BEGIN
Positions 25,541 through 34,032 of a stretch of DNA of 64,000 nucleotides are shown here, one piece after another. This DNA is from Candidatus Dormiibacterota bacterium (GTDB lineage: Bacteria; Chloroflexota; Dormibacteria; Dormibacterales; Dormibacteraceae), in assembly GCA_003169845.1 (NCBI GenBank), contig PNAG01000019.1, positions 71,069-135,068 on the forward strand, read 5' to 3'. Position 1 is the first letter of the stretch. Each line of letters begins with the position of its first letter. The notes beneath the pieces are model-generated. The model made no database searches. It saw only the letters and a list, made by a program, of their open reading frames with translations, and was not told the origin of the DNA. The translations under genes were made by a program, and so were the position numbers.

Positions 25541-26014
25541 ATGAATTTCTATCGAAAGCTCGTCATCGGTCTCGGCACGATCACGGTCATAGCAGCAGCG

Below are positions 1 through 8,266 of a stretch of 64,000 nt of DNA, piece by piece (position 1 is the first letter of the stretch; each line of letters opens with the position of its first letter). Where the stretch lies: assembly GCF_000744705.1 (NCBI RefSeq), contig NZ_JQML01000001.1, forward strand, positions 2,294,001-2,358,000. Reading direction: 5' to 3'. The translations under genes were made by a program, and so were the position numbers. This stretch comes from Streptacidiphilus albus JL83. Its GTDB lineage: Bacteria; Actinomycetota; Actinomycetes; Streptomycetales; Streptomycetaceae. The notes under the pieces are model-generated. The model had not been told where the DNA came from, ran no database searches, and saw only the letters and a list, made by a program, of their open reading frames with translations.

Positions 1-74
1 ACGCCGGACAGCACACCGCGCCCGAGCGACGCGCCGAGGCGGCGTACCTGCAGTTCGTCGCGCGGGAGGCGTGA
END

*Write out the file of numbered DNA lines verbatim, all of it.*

Positions 25,541 through 34,032 of a stretch of DNA of 64,000 nucleotides are shown here, one piece after another. This DNA is from Candidatus Dormiibacterota bacterium (GTDB lineage: Bacteria; Chloroflexota; Dormibacteria; Dormibacterales; Dormibacteraceae), in assembly GCA_003169845.1 (NCBI GenBank), contig PNAG01000019.1, positions 71,069-135,068 on the forward strand, read 5' to 3'. Position 1 is the first letter of the stretch. Each line of letters begins with the position of its first letter. The notes beneath the pieces are model-generated. The model made no database searches. It saw only the letters and a list, made by a program, of their open reading frames with translations, and was not told the origin of the DNA. The translations under genes were made by a program, and so were the position numbers.

Positions 25541-26014
25541 ATGAATTTCTATCGAAAGCTCGTCATCGGTCTCGGCACGATCACGGTCATAGCAGCAGCG

Below are positions 1 through 8,266 of a stretch of 64,000 nt of DNA, piece by piece (position 1 is the first letter of the stretch; each line of letters opens with the position of its first letter). Where the stretch lies: assembly GCF_000744705.1 (NCBI RefSeq), contig NZ_JQML01000001.1, forward strand, positions 2,294,001-2,358,000. Reading direction: 5' to 3'. The translations under genes were made by a program, and so were the position numbers. This stretch comes from Streptacidiphilus albus JL83. Its GTDB lineage: Bacteria; Actinomycetota; Actinomycetes; Streptomycetales; Streptomycetaceae. The notes under the pieces are model-generated. The model had not been told where the DNA came from, ran no database searches, and saw only the letters and a list, made by a program, of their open reading frames with translations.

Positions 1-74
1 ACGCCGGACAGCACACCGCGCCCGAGCGACGCGCCGAGGCGGCGTACCTGCAGTTCGTCGCGCGGGAGGCGTGA